If you don’t have the opportunity to grow in those skills at your current job, you can find a side gig that caters to what you’re wanting to learn. Seeking a part-time, flexible job is the best way to get an inside look at the new career you’re interested in. You can find out if you really want to continue spending your free time developing those skills or you might even learn that you’re actually looking for something different.

And if you’re looking to be your own boss, starting small with a side gig is the perfect way to prep yourself for success. You can learn all the big lessons of running a business while you still have that safety net of your salaried job. It’s that sense of security and “can’t lose” attitude that gives many entrepreneurs the courage and perseverance to make it over the hump to a great side income that can cover their entire monthly budget at home.

Whether you’re looking to up your skills to advance your full-time job or to transition into running your own company, the skills you develop in your side gig will be both a great learning experience and beneficial for your future.

That means no more getting passed over for the promotion or waiting for opportunities to fall into your lap. A side gig puts you in the driver’s seat to take the initiative and get the training and experience you need to grow in your career.

Do what you love as your side gig.

Does your day job leave you unfulfilled? Or maybe it’s not completely unfulfilling, but you know there’s still something missing because you’re not working on projects that really matter to you. But you’re also worried that if you make what you love your full-time job, you’ll stop loving it as much as you do now.

There’s a creative itch that needs to be scratched, but what’s a blogger to do?

Having a side gig is the way to have the best of both worlds.

While you’re earning your living at your day job, you can still live out whatever your real passion is on the side. No need to compromise your earning ability, quality of life, or love of the hustle.

And when you have the freedom to decide whether or not to keep your hustle on the side, you can take a step back and make thoughtful decisions about your future. Your decisions don’t have to come from insufficiency and necessity anymore. You can really find out what you want for your life.

I can't really conceive of life that comes from not being in this classroom every day and having the mundane. That one kid stopping by at the same time every day saying the same thing. The funny jokes that the kids say and the not funny jokes that kids say. The camaraderie of being amongst teachers and doing the less glamorous parts of the job. All of those are really a big part of me. And if I would have to leave the classroom, I think, no matter how much money I could make, I would just be poor. I would be much poorer.

For Dave, teaching actually breathes life and meaning into his side gig as a writer and speaker. At the same time, his writing and speaking make him a better teacher because there’s not so much pressure on his family. It’s a beautiful marriage between the mundane day-to-day of being part of the education system and the thrill of being on stage teaching what he knows. There really couldn’t be one without the other for Dave.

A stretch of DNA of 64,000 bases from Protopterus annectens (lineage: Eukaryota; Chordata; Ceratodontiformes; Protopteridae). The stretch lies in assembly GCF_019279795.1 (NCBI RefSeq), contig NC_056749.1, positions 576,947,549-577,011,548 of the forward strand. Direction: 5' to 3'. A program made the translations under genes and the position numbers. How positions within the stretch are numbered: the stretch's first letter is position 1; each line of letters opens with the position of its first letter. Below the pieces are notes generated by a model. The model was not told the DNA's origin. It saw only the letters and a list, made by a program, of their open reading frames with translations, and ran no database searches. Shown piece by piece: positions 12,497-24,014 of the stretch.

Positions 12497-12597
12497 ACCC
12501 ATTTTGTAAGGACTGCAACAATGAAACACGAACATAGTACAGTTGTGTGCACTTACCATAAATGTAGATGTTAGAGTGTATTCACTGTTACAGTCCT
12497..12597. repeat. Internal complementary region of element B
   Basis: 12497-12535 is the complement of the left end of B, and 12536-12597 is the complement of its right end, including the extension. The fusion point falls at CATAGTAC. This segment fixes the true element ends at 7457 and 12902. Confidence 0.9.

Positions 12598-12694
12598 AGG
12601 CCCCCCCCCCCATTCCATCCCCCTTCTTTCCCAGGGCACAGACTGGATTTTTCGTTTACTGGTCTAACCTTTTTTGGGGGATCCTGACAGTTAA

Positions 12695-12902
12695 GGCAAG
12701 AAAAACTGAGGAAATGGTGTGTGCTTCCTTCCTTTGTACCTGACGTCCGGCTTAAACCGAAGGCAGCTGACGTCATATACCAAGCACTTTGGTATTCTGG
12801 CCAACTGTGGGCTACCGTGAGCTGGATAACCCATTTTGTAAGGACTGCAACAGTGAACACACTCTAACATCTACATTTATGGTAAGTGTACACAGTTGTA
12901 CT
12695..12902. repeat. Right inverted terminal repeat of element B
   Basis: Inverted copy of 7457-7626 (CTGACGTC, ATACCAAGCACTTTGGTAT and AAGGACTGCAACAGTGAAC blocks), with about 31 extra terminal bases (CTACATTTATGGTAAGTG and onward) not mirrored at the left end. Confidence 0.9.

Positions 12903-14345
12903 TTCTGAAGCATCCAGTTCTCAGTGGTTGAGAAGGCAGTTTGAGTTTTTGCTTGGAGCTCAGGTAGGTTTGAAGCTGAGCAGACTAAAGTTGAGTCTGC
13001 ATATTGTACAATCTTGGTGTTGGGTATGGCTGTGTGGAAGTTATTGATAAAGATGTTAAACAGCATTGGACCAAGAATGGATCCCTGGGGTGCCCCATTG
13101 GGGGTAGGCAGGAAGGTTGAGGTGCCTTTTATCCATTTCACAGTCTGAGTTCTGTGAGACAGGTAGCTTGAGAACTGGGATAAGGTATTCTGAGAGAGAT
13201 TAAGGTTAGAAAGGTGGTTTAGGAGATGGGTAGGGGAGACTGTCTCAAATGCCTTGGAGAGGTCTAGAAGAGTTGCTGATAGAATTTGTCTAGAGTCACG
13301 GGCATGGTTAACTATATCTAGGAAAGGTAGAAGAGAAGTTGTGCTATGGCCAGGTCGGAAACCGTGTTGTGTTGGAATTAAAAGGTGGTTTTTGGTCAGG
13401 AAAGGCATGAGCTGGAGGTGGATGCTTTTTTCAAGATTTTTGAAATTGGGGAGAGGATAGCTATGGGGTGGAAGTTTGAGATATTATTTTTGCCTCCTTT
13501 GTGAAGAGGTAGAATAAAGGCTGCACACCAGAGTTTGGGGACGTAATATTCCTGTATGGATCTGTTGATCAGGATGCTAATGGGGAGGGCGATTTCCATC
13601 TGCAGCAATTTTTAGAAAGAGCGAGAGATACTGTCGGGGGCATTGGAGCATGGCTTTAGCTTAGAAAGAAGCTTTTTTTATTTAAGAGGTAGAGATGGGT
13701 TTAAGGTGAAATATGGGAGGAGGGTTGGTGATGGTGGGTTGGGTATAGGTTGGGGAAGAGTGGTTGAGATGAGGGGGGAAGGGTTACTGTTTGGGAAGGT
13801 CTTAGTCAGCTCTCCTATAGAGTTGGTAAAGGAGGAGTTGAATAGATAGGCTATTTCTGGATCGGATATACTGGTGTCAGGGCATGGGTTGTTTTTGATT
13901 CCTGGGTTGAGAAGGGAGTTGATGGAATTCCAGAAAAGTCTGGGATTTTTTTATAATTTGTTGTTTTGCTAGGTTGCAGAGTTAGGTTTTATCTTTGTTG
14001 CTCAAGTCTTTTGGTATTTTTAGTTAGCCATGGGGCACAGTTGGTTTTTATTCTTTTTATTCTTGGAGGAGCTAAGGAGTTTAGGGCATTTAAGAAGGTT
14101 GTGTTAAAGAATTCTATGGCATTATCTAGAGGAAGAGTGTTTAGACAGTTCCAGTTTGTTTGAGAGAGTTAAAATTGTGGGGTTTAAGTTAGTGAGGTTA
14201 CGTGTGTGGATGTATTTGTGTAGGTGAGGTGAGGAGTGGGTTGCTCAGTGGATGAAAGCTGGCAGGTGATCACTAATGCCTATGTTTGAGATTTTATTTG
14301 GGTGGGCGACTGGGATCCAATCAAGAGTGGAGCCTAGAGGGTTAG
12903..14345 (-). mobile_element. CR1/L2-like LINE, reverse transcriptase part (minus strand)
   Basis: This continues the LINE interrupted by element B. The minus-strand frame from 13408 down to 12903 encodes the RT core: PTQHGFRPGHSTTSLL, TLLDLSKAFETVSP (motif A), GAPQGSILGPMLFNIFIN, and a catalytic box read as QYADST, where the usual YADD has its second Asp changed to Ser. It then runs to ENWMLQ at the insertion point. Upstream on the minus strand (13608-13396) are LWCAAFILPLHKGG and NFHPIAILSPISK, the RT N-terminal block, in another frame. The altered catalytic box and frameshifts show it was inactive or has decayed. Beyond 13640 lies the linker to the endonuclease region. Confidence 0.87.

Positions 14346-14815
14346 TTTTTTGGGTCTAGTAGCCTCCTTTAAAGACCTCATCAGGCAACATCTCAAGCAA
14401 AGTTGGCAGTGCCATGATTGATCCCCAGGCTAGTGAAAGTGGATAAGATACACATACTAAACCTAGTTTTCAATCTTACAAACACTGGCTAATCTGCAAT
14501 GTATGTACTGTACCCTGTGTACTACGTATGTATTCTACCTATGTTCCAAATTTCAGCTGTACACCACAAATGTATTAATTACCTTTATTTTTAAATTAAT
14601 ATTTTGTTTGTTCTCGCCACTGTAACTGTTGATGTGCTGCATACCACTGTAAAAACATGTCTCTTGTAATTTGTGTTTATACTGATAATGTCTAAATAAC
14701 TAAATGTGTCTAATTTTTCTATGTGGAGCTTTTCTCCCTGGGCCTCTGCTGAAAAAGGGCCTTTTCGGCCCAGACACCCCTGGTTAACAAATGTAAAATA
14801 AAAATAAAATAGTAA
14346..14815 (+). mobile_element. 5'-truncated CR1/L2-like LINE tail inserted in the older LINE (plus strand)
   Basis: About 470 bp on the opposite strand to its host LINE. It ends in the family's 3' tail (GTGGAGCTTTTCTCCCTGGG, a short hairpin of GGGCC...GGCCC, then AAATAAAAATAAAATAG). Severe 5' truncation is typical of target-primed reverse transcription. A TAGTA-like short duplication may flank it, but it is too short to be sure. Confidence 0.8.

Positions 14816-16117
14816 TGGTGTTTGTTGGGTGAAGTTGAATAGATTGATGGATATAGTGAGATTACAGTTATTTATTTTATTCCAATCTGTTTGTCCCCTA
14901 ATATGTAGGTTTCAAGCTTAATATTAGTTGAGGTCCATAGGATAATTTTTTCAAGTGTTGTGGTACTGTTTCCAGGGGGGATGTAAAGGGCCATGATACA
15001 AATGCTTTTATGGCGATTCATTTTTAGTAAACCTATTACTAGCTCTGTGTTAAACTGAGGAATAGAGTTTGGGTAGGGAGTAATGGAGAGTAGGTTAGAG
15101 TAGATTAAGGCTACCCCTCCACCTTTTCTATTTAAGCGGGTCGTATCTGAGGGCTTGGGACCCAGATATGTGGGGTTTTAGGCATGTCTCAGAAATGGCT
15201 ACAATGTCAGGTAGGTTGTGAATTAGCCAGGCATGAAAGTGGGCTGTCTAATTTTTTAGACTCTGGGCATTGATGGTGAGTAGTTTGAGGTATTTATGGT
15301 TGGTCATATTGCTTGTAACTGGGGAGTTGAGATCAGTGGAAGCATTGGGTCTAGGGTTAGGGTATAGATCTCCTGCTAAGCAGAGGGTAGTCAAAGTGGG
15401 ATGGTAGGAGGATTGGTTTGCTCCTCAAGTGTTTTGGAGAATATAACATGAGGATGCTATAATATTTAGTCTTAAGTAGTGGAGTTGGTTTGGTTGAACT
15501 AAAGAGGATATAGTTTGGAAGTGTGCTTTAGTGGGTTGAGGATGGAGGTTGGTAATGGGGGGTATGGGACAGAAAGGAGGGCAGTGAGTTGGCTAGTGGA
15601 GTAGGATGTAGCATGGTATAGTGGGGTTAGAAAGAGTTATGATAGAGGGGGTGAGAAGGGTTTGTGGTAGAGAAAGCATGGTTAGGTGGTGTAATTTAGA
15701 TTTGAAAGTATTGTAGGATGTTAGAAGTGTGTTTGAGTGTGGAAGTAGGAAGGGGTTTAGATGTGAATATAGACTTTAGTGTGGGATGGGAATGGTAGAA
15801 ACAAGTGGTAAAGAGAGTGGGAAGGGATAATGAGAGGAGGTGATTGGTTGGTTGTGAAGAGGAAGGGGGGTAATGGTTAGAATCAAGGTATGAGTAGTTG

That’s the value of a side gig. It can give you everything your day job doesn’t while your day job gives you everything you might risk if you simply mailed it in to go full-time on a business idea.

Are you ready to start your side gig?

There's a certain beauty in starting small with a side gig. There's less risk, still the potential for big rewards, and you have the ability to adapt as your goals and circumstances change. You can validate (or invalidate) your ideas, build a client roster, hone your skills, or save up so you can eventually quit your day job if that’s what you want.

As long as a side gig enables you to chase your dreams and find a fulfilling lifestyle, you can’t go wrong.

Have you thought about starting a side gig or do you already have one running? Let’s talk about it in the comments. I’d love to hear what you have going on or how we can help you get your business up and running.

Dani Stewart

As a daughter of an entrepreneur, the wife of an entrepreneur, and an entrepreneur herself, Dani has lived and learned all sides of creating and growing businesses. She is excited to bring all that life experience as well as a decade of crafting content to the ConvertKit community. She is a part-time baker, dinner-party planner, and lover of good bourbon living the simple life in Nashville with her husband, Sean.

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  • Dani, these are encouraging and practical points for having a side gig, nicely illustrated with Dave’s example.

    Working full-time makes it challenging to carve out hours for a side gig, so I propose another option: request a four-day workweek at your “anchor job.” Or if you’re a knowledge worker, get approval to telecommute your current job from home two days a week.

    That’s how I was able to build my side gig, WorkOptions.com, (starting online in 1997!) — which ironically equips professionals to get approval of a flexible work arrangement — and was finally able to quit my part-time professional anchor job in 2005.

    • Dani Stewart (ConvertKit)

      @PatKatepoo:disqus that would be a great option. I hope that kind of flexible work environment becomes more of the norm soon!

  • Mike McRitchie

    I love the security, routine, pay and career growth that my day job provides. And I also love the variety, chance to contribute to bettering people’s lives, and the unpredictable paydays that my blogging (www.mikemcritchie.com), resume writing and job coaching side hustle gives me. They both help me refresh, recharge, learn and grow.

    I’ve chatted with others about their side hustles too. An Uber driver who uses it for social and fun and side money to offset an office based day job. Or the repo guy who used that to pay his way through college. Or an up and comer trying to make ends meet by bartending at night.

    They all found ways to add extra cash and an exciting element to their lives that just doesn’t typically come through the primary job. But the day job is something that many find just as necessary while they sort out and pursue their side hustle passions.

    It is a very cool world we now live in where self actualization is truly possible.

    • Dani Stewart (ConvertKit)

      Agreed, @mike_mcritchie:disqus. It’s amazing that we can piece together our lives to create the future we want. It’s so freeing and empowering.